Black M Down!
Split about split rings? – We all heard the horror stories: Badly scratched cameras, rangefinders in need of repair and owners in utter shock and disbelief.
All that and worse simply because a split ring houdinied its way out of a camera’s eyelet. No wonder more and more people are worried and react to them like vampires to garlic.
What is going on?
The answer is rather simple: There are split rings and then there are split rings.
In fact, two different kind of rings are often mistaken as one and the same, split rings and key rings.
As the name indicates, key rings are made to hold keys together. The tricky thing is they look just like split rings. But underneath their shiny, nickel plated surface lies the ugly truth: Low quality steel, with little to no memory.
That sounds dramatic but frankly speaking, to fulfill their purpose – which is holding keys – they are perfect. They don’t need fancy steel. As long as it is relatively easy to attach keys or take them off again, they are doing a fine job. Period.
Sure, they could be used to attach a strap to a camera. – The low quality steel used to make them is definitely strong enough to carry the weight of a Leica M.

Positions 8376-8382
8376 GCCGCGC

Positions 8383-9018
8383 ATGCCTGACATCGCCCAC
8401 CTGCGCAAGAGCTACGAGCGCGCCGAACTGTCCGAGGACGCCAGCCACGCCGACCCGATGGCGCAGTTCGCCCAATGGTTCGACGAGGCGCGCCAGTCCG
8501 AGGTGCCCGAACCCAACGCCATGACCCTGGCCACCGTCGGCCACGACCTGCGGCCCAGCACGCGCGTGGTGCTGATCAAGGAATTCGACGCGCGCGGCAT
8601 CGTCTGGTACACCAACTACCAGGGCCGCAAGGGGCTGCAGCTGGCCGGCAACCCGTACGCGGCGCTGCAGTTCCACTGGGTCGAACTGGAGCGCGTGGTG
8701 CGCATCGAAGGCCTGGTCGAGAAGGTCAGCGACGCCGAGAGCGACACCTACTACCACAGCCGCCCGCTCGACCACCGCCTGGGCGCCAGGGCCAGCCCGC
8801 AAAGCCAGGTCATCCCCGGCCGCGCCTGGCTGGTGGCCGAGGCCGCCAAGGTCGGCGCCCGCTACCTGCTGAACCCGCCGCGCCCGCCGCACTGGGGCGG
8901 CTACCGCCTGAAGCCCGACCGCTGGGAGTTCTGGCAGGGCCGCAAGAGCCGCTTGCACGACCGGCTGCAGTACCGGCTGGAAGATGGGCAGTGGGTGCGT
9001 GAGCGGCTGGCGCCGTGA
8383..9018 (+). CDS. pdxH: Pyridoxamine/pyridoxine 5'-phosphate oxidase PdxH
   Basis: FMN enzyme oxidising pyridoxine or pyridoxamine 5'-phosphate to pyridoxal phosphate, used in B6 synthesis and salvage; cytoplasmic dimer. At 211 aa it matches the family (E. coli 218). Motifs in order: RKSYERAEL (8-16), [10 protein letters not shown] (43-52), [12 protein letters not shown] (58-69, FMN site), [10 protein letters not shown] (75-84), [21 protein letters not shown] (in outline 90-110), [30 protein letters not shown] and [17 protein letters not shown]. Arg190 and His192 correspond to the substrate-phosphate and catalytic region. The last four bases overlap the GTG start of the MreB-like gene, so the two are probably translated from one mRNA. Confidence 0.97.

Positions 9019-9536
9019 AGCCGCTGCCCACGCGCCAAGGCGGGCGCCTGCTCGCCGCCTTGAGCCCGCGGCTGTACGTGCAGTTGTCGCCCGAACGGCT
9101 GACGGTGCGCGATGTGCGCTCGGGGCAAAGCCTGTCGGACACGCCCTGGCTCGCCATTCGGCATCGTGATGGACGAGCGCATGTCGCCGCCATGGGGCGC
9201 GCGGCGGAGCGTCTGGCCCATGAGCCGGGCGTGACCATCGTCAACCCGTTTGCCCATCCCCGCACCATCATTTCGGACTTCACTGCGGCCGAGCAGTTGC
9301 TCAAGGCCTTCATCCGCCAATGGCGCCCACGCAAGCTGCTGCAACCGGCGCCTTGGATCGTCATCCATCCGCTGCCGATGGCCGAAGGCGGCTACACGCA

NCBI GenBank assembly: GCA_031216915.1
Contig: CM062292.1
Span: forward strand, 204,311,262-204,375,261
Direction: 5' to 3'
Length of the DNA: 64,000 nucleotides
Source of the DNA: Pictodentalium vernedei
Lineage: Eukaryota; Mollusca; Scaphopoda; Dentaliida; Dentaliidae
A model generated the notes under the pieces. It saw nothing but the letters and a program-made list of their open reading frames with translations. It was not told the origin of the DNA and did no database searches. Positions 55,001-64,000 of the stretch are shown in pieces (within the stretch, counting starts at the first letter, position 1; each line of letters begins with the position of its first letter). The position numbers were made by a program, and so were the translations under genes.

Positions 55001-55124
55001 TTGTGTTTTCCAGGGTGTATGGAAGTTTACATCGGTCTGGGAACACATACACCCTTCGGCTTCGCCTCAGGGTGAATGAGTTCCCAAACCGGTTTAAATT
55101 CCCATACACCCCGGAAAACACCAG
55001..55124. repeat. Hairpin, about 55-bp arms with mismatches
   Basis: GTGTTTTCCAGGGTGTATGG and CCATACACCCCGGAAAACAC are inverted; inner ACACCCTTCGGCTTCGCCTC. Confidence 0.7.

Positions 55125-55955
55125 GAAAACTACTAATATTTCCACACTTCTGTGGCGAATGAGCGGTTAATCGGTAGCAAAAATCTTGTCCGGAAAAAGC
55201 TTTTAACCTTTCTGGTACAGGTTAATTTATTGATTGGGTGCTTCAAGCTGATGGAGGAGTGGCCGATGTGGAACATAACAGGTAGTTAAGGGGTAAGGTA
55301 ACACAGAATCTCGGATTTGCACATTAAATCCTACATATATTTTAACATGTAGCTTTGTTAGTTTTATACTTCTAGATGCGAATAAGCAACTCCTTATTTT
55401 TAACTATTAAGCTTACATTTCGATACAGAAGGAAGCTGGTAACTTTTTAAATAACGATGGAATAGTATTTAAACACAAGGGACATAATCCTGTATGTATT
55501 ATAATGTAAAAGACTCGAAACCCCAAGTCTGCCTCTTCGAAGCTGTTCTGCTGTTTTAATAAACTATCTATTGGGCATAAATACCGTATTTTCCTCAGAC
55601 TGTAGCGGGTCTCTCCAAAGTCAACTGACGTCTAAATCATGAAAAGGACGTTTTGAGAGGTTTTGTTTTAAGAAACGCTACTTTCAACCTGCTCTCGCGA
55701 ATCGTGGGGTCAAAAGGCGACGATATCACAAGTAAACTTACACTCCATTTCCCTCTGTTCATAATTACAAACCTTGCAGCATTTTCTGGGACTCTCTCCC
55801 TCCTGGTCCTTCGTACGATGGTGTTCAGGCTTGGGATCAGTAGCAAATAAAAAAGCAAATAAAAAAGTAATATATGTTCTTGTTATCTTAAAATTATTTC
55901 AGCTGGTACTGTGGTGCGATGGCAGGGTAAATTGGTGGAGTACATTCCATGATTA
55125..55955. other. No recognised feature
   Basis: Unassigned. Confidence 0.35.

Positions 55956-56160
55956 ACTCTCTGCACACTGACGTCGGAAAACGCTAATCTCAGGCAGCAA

But let’s face it, this kind of strength is not what matters. And therein lies what separates the boys from the men.
Split rings on the other hand are a different breed. And that difference can be huge. It might not be obvious since most are, like key rings, nickel plated but as a rule, they are made from better quality steel.
The rings to rule them all are so-called industrial standard split rings. Made from either spring loaded or high quality stainless steel that has also a high memory factor – read: the strength/force needed to open the ring and in return, its ability to snap back with the same force to its original, closed state. And remain closed.
The latter won't let go of your beloved camera. That's why they are my kind of split rings.
PS: In case you are wondering about those triangular rings often used in the past ...
A word of caution: There's a reason why they disappeared. True, they can't work their way out of a camera's eyelet but – and that's a capital BUT – that does not mean they won't rotate like round rings do. And just like a buzz saw they'll make quick work of your strap.